Thursday, September 29, 2011

Give Us Someone to Root For

So I've been watching the show "Revenge" on ABC. The second episode aired last night, and I have to say, though it looked preposterously stupid from the advertisements, I've been pleasantly surprised at the high level of storytelling going on. And the acting ain't half bad either. There's only one problem: everyone sucks.

Let me explain.

The premise is simple: twenty or so years ago, a little girl named Amanda Clarke, who lived an idyllic life couched in the lap of Hampton's luxury, watched as the feds raided their beachfront home and dragged her father to jail. He was hung out to dry by powerful friends, dying a solitary death in prison. Now, his grown-up little girl, who re-named herself Emily Thorne (an excellent Emily VanCamp), has returned to the Hamptons to exact revenge on the gang of super-wealthy elites who robbed her of her father.

Her dad left her a fortune somehow or other (details are slowly being revealed each episode), and she's just closed on a beach house situated next door to the richest of the rich, the queen bee-ist of the queen bees of Hamptons society, Victoria Grayson (a steely Madeleine Stowe). All sorts of strange and slick characters cross in and out of Emily's days in the beachfront town, most of whom are on her blacklist. At least once per episode so far, she has begun destroying her enemies in spectacular fashion.

The only problem I have with the show (besides the fact that we don't really have time to become acquainted with characters before she starts ruining their lives (an exigency required by TV audience attention-spans no doubt)) is that there's no one to root for. We see all of the town's residents--nice and swarthy alike--as Emily sees them: as chess pieces to be manipulated.

You want Emily to get her revenge on the mega-billionaires, of course, because we all want to watch billionaires squirm a little these days. And added to that, they threw her dad under about five double-decker buses. And sure, it would be nice if she and the little boy she used to pal around with as a kid who grew up to be an honest, blue collar restaurant owner's son (Nick Wechsler) got together, and if the guy could save his dad's restaurant from bankruptcy.

But honestly, I hate just about everyone on the show.

And this brings up an important lesson for writers. You can do anything you want, it's a free country, but when I'm reading a book, I need someone to root for. I have to like them, and my values have to be aligned with theirs on some level, and they have to be fairly central to the book/story.

Otherwise, why am I reading the book? I don't think I have much to learn much from, say, oh I don't know, a person hell-bent on excoriating everyone who ever looked at her the wrong way. It's the same question I'm asking right now about "Revenge": do I really, in the end, care if this woman ruins a bunch of people's lives and careers? It won't bring her dad back, and it will probably feel hollow to her, having wreaked so much havoc. Or maybe not, but should she be admired if she actually enjoys stepping on people's jugulars?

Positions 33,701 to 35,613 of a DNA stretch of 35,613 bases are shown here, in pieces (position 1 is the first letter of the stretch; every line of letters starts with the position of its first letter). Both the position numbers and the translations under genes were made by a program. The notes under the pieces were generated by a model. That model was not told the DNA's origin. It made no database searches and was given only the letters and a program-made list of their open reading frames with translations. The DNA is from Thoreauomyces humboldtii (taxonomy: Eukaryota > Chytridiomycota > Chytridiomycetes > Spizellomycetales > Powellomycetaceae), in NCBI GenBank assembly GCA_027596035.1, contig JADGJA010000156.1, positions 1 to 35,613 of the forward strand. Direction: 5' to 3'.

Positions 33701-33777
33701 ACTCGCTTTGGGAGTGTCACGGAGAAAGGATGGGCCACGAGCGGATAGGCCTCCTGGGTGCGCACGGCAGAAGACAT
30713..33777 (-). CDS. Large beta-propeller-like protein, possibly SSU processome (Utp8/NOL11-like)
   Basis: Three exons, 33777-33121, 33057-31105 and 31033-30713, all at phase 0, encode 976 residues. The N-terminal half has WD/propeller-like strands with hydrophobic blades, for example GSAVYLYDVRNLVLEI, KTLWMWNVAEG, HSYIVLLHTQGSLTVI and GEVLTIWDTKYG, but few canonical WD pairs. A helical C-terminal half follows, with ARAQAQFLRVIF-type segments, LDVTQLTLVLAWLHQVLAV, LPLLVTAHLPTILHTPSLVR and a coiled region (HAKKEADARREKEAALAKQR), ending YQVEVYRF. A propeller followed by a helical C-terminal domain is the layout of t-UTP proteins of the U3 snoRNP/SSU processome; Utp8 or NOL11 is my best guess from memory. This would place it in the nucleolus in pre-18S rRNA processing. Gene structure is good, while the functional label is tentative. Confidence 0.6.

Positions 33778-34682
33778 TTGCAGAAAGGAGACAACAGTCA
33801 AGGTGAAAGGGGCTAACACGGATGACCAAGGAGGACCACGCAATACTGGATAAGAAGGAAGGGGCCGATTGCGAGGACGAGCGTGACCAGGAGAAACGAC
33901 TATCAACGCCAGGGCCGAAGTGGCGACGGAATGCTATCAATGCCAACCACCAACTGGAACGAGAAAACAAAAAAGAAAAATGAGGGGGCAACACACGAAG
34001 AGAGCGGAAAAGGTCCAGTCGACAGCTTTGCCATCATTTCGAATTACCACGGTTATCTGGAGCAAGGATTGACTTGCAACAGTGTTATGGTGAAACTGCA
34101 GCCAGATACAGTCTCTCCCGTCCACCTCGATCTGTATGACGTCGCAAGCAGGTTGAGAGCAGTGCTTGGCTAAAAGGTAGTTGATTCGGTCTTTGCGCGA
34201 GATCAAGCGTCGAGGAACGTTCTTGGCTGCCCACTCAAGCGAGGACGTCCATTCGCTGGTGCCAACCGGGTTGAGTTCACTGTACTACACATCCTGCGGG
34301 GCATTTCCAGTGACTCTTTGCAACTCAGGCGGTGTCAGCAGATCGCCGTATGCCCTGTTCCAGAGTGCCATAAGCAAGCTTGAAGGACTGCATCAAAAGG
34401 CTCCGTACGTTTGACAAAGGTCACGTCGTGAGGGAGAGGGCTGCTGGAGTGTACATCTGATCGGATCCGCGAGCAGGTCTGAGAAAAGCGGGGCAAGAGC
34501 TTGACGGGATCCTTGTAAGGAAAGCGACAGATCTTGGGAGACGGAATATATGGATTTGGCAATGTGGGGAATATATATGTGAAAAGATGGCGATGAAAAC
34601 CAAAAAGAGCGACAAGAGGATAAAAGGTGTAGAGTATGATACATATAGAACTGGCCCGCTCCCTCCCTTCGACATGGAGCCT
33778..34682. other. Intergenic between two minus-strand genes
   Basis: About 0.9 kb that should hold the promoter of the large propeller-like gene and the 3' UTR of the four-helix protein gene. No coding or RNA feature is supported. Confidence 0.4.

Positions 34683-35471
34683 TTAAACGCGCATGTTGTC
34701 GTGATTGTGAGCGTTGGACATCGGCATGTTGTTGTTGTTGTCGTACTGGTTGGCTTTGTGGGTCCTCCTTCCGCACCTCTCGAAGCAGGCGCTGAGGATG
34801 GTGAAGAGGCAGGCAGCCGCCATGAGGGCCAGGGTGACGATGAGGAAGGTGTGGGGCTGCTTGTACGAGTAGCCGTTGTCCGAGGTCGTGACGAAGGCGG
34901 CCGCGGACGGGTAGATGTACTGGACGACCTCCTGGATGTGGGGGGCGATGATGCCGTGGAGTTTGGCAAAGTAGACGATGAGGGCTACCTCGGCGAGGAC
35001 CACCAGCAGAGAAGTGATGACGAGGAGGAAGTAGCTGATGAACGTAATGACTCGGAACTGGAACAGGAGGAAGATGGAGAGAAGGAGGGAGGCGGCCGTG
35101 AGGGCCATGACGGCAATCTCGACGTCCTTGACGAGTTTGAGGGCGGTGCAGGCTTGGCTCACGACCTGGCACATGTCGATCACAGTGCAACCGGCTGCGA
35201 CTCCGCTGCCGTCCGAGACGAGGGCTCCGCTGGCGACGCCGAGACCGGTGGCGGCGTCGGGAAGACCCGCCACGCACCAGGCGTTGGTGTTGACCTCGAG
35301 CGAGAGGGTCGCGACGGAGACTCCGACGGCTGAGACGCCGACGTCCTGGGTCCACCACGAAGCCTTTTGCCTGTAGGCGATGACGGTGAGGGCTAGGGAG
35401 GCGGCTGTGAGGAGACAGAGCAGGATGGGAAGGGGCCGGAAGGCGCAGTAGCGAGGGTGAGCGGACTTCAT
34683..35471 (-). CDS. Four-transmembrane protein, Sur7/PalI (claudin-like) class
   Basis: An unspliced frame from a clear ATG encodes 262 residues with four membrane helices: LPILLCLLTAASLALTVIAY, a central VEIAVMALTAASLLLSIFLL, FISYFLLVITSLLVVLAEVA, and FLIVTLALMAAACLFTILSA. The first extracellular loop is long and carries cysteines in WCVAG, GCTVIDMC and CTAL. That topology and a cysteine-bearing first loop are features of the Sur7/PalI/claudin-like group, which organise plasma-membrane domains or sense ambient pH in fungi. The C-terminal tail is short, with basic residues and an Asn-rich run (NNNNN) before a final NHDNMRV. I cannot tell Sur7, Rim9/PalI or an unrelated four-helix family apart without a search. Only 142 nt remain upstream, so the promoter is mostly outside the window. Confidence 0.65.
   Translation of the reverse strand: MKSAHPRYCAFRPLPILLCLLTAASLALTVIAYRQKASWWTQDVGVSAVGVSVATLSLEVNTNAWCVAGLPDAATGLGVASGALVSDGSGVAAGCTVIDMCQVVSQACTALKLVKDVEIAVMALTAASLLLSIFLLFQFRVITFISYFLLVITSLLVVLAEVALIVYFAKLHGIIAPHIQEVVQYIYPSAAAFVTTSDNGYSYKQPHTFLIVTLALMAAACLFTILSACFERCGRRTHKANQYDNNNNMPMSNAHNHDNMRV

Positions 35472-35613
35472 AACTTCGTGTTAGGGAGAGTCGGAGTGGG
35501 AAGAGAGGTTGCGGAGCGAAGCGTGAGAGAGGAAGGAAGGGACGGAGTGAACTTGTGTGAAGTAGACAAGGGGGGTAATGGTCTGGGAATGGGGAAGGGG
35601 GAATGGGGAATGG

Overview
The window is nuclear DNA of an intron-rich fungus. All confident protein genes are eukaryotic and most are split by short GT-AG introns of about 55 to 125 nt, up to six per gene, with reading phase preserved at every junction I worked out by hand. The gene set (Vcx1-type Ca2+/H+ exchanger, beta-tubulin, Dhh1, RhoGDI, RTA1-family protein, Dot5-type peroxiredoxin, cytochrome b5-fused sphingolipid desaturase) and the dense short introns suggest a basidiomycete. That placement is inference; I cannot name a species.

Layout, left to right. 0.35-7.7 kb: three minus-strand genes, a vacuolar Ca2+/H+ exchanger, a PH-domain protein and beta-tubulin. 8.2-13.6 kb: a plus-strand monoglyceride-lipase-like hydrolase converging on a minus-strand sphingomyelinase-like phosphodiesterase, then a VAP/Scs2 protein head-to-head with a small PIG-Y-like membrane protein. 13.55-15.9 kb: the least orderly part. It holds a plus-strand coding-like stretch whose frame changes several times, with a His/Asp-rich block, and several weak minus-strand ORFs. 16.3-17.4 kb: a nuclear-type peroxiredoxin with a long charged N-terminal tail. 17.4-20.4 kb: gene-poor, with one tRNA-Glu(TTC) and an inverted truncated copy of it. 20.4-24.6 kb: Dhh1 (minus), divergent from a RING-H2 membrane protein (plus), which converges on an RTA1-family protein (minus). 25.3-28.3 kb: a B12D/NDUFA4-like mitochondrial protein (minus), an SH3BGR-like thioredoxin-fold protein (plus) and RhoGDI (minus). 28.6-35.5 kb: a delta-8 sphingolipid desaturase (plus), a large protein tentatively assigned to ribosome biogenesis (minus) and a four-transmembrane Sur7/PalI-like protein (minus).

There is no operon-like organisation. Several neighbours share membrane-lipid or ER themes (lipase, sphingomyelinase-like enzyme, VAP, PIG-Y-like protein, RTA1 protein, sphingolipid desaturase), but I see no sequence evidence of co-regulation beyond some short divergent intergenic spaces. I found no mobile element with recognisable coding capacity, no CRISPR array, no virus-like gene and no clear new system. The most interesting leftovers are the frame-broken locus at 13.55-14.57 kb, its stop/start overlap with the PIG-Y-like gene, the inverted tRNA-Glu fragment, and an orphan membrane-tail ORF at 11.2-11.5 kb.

Part of what the producers are banking on, I'm guessing, is that people are so sick of Wall Street that they'll love watching investment bankers and high-society floozies get what's coming to them. Meh. I don't obsess about the idiots in the Battery any more than I obsess about an asteroid someday hitting the Earth. Sure, I hate them on the same level, but whatever.

At any rate, my advice to you is to not make your main characters so destructive that they have very little room for humanity. Emily looked on as a group of bullies eviscerated her father. I wish she'd grown up to found a charity in her father's name and tried to make his legacy a positive one. I know that doesn't make for riveting drama, but at least I could get behind her motives.


  1. Very good point. I haven't seen the show, but I was curious. I think it sounds like Dexter to me. Not so much that she's murdering anyone, but that I couldn't get into the character of Dexter. He just made me dislike him and not even care if he got the other bad guy.

  2. Maybe it's a sign of the times we live in that ABC would gamble on so heavily promoting a show about an anti-hero. I never even bothered watching Dexter--it sounded too twisted for my tastes (though I loved Michael C. Hall in "Six Feet Under"). You're right, at a certain point, if you present a character who, even in her/his private moments, is inaccessible emotionally, it's hard to invest in the character.

    Thanks for your comment!